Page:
The Nature of Language in Foreign Language Textbooks

By Violeta Ramsay.

Published by The International Journal of the Book

Format Price
Article: Print $US10.00
Article: Electronic $US5.00

Textbooks used to teach European languages in American university programs should facilitate the acquisition of foreign languages in the classroom. Accordingly the ways Language is used in the book should be carefully considered: the selection of cultural and structural components, the manner in which both are presented to the student, the linguistic level of the student, the realistic level of proficiency learners should reach.

No matter how you look at current textbooks, the language used or portrayed has serious flaws: the language of the cultural component and the vocabulary the learner is exposed to are chosen randomly. Most critical, there is no effort to connect grammatical concepts in logical and necessary ways because the grammar component is a simple list of concepts that trivialize Language in ways that prevent learning. This conventional list of structures portrays language as a simplistic system made of disconnected concepts and is dictated by tradition rather than by careful consideration of how Language works and how people learn language.

This critique provides examples from Spanish textbooks that illustrate the inefficient and old-fashioned ways language textbooks use to present Language and shows how learners are not encouraged to see Language as a coherent, organized system where structural concepts interweave in logical and efficient ways.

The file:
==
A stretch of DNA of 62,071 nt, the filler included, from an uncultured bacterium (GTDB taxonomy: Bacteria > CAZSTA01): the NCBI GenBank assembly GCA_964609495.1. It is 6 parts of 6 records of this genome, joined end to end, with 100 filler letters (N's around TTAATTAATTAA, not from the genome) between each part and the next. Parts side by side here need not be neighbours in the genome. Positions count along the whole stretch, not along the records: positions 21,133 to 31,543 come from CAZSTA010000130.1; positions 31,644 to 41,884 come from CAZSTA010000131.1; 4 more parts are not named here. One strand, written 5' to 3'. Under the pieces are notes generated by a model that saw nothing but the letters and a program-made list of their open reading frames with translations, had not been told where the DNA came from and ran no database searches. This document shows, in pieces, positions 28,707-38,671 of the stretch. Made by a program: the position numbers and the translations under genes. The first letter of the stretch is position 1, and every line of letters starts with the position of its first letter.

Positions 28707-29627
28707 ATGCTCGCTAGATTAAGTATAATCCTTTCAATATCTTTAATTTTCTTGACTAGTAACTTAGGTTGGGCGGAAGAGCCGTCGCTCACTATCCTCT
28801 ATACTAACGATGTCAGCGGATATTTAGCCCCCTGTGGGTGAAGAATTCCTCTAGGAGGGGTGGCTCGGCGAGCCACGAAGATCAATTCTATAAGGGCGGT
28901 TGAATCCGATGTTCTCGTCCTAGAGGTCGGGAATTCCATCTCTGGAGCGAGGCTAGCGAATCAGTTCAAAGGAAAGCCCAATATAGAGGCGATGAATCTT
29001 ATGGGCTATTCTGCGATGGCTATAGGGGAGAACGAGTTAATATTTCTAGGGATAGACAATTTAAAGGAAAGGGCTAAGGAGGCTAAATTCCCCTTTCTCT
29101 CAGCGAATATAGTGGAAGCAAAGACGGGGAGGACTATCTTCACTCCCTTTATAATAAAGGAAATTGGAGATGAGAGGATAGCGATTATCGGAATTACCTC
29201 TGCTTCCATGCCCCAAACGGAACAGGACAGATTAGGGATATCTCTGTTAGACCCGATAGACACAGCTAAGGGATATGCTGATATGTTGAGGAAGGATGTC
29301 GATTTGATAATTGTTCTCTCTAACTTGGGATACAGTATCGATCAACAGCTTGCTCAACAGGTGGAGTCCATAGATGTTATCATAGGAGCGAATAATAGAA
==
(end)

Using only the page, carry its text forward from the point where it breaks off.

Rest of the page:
Keywords: Foreign Language Textbooks, Second Language Acquisition, Learning Strategies, Language Learning and Language Teaching, Effective Language Learning, Language Pedagogy

International Journal of the Book, Volume 6, Issue 3, pp.43-52. Article: Print (Spiral Bound). Article: Electronic (PDF File; 641.122KB).

Dr. Violeta Ramsay

Co-Chair, Modern Languages, Linfield College, McMinnville, Oregon, USA

A native of Mexico and educated as a linguist, with a doctoral degree in Theoretical Linguistics and expertise in second language acquisition, Violeta Ramsay has been an instructor of Spanish for 18 years at Linfield College, a liberal arts institution in the state of Oregon. She is Chair of the Department of Modern Languages. She teaches Spanish at all levels of the curriculum and advanced courses in culture. In that area her main interests are pre-Columbian cultures and present-day Indian groups of Latin America. Her professional work is in the areas of language program assessment, language learning, language teaching, and foreign language textbooks.

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